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Research assistantship for bike/pedestrian integration project

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  • Dayana Salazar
    Please conserve: Think before you print this email. This academic year, I am working on a research project with colleagues at Cal Poly in the Urban Planning
    Message 1 of 1 , Oct 5, 2009
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      Please conserve: Think before you print this email.
      This academic year, I am working on a research project with colleagues at
      Cal Poly in the Urban Planning Department. We will investigate best
      practices in the integration of bike- and pedestrian-friendly policies
      into the transportation infrastructure of small urban communities. My work
      will focus on the City of Palo Alto and the Stanford University campus. I
      seek a qualified and interested undergraduate or graduate student to work
      with our team as a research assistant this academic year. Pay will depend
      on experience and qualifications, but will likely be somewhere between $12
      and $15 per hour and total up to 100 hours. In consultation with me, this
      work could be combined with EnvS 194 or EnvS 285 units and fulfill
      internship and field work requirements for your major. An abstract
      containing further project details is below.

      I am seeking a self-directed, mature student with an interest and
      background in bike policy, field survey administration, and urban planning
      to assist us with literature review and survey administration in Palo Alto
      later this year. Good research and writing skills are highly desirable. If
      you would like to be considered for the position, please submit an
      electronic resume, cover letter of no more than 1 page, and writing sample
      of no more than 3 pages to me by Friday (10/9). You can also drop off a
      hard copy of the material in my box at Tower Hall, Room 207. Feel free to
      forward this message along if you know of a fellow student who would be a
      good fit for the position.

      Thank you,

      Katherine Kao Cushing, Ph.D.
      Special Assistant to the President and Director of Sustainability
      Office of the President
      Associate Professor
      Department of Environmental Studies
      San José State University
      One Washington Square
      San José, CA 95192-0002
      Direct: 408-924-6348
      Main: 408-924-1177
      katherine.cushing@...
      Lessons for Bike/Pedestrian Integration into the Infrastructure of Urban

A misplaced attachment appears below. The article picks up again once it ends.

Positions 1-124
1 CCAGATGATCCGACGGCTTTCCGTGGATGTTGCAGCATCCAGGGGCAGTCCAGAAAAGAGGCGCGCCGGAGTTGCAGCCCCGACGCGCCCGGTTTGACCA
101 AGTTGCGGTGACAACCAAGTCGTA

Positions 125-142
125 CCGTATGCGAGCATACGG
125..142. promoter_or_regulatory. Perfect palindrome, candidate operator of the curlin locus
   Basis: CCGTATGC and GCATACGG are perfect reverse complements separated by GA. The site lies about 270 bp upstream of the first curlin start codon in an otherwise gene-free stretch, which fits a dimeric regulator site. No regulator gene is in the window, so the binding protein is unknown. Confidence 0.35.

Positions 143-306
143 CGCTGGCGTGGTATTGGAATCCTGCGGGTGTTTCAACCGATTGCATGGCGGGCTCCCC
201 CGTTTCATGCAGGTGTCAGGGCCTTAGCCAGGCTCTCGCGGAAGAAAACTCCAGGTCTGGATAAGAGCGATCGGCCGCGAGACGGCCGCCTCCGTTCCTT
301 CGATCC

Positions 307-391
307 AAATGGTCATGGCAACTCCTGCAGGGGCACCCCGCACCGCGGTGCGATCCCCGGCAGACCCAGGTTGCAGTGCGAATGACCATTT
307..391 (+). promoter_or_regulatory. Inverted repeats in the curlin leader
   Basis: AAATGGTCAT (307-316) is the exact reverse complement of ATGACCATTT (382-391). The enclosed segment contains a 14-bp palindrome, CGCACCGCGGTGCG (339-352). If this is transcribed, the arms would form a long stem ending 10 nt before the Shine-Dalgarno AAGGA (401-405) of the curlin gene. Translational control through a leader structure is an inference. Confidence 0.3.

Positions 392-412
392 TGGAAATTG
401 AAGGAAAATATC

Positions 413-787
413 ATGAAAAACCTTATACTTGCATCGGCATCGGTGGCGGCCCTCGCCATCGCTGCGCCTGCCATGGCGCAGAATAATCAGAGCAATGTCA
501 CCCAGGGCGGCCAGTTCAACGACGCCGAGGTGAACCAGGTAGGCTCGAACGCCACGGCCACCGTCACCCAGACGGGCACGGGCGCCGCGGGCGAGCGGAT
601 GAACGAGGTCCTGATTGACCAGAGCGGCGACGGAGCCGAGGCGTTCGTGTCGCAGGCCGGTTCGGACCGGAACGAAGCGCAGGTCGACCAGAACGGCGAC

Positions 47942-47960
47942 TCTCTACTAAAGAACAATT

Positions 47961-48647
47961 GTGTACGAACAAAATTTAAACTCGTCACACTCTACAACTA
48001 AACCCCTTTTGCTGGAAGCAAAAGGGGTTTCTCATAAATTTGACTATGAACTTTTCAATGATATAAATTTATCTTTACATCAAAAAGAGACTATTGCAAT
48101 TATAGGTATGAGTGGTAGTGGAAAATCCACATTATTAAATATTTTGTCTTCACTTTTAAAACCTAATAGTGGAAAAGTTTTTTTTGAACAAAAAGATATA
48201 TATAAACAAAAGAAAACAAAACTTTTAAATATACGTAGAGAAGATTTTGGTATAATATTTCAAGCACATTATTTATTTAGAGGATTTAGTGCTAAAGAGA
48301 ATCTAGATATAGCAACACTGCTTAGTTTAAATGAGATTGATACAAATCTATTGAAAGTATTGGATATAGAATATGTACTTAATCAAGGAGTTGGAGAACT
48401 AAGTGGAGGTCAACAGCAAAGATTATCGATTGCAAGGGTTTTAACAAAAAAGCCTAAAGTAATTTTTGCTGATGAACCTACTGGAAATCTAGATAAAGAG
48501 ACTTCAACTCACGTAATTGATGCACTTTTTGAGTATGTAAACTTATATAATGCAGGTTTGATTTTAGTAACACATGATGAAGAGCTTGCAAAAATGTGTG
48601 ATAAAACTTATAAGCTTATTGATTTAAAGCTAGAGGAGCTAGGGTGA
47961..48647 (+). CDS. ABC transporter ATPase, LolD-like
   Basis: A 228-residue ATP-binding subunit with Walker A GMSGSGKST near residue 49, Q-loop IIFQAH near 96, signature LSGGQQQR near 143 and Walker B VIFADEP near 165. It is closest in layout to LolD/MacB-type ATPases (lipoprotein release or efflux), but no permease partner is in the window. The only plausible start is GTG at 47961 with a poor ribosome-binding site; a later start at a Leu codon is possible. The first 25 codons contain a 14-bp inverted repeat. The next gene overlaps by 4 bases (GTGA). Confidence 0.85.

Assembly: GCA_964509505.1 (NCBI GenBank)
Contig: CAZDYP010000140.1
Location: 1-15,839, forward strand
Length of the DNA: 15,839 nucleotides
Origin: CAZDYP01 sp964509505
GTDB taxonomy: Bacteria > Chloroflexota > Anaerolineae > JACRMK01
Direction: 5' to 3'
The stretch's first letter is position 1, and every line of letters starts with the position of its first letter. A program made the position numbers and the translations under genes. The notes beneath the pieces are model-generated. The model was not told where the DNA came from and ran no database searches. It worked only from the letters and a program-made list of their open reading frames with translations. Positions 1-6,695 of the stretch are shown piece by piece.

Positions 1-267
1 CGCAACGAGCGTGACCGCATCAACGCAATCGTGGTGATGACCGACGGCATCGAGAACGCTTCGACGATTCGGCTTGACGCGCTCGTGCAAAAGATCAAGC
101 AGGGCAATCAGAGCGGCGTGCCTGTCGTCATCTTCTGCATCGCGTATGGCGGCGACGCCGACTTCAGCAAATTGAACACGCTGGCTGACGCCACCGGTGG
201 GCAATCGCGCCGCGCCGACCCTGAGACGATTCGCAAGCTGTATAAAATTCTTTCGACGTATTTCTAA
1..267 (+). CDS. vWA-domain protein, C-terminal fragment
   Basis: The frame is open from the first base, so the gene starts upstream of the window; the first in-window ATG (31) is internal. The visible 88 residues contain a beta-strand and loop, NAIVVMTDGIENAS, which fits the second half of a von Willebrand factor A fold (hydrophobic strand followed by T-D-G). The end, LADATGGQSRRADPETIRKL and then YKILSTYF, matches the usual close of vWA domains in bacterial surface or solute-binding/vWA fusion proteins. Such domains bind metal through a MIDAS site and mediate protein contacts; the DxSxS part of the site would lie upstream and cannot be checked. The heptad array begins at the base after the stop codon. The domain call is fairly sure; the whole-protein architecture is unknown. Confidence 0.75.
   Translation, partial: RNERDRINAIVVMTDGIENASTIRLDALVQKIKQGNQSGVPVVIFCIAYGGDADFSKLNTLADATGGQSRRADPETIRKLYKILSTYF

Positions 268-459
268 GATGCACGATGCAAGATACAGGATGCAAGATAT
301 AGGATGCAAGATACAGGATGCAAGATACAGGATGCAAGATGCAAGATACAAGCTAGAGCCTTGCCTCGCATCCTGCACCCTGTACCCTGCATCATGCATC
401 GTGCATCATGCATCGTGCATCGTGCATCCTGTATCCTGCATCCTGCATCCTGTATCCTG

Communities

      With increasing concern about global warming, green house gas emissions
      and rising fuel prices, non-motorized modes, such as biking and walking,
      are gaining importance as viable choices in urban transportation. Having
      over-emphasized automobile transportation for so many years, many cities
      in the United States are not accustomed to addressing alternative modes of
      mobility. This over-emphasis is reflected in personal travel habits which
      include the fact that at the national level, more than 90% of work trips
      are typically made by the automobile, 5% by public transit, 2.5% by
      walking and a mere 0.5% by bicycle (Bureau of Transportation Statistics
      August, 2008). It is imperative
      that we increase the level of non-motorized travel to address the concerns
      about energy use and the environment.

      Even where alternative modes are addressed, not all US cities have taken a
      unified approach to promoting bicycle transportation because bike mode
      choice is dependent on such important factors as year round weather
      conditions, topography, trip purpose, and trip length. Even in cities like
      Davis, Palo Alto and San Luis Obispo, which have strongly promoted biking,
      there is the need for improved design and planning tools to assess the
      ridership, mode shift and safety impacts of expanding bicycle networks and
      facilities. These cities may provide important lessons to others on what
      is done right and
      what can be improved. The literature reveals quite a few design guidelines
      for bike lanes, but there are no specific indications which of the varied
      treatments in these guides work well for users. While some cities are
      highly acclaimed for deploying bicycle- friendly facilities, most lag
      behind and lack the resources to assess what is needed to integrate them
      with other means of travel.

      This study will emphasize policy lessons in the choice of infrastructure
      and types of operations; mode shifts away from the auto; and how to
      educate the public with the goal of improving the integration of
      non-motorized modes into the urban transportation infrastructure. To
      accomplish this, we will study three cases of cities that have become
      pedestrian- and bike-friendly by promoting bicycle and pedestrian
      transportation in order to:
      • Elicit transferable lessons for adoption by other cities in terms of
      treatments that
      users generally prefer, those that users or accident data reveal as wrong
      and
      treatments that could be improved
      • Identify program characteristics associated with high ridership levels
      • Identify key areas within the Master Planning process that should
      incorporate
      bicycling needs

      This project will combine primary data from surveys of users of
      non-motorized, public transit and automobile modes with secondary data
      from previous study efforts in case study cities to identify program
      characteristics associated with high ridership levels and what could be
      improved in bike/pedestrian planning in urban neighborhoods or
      communities.



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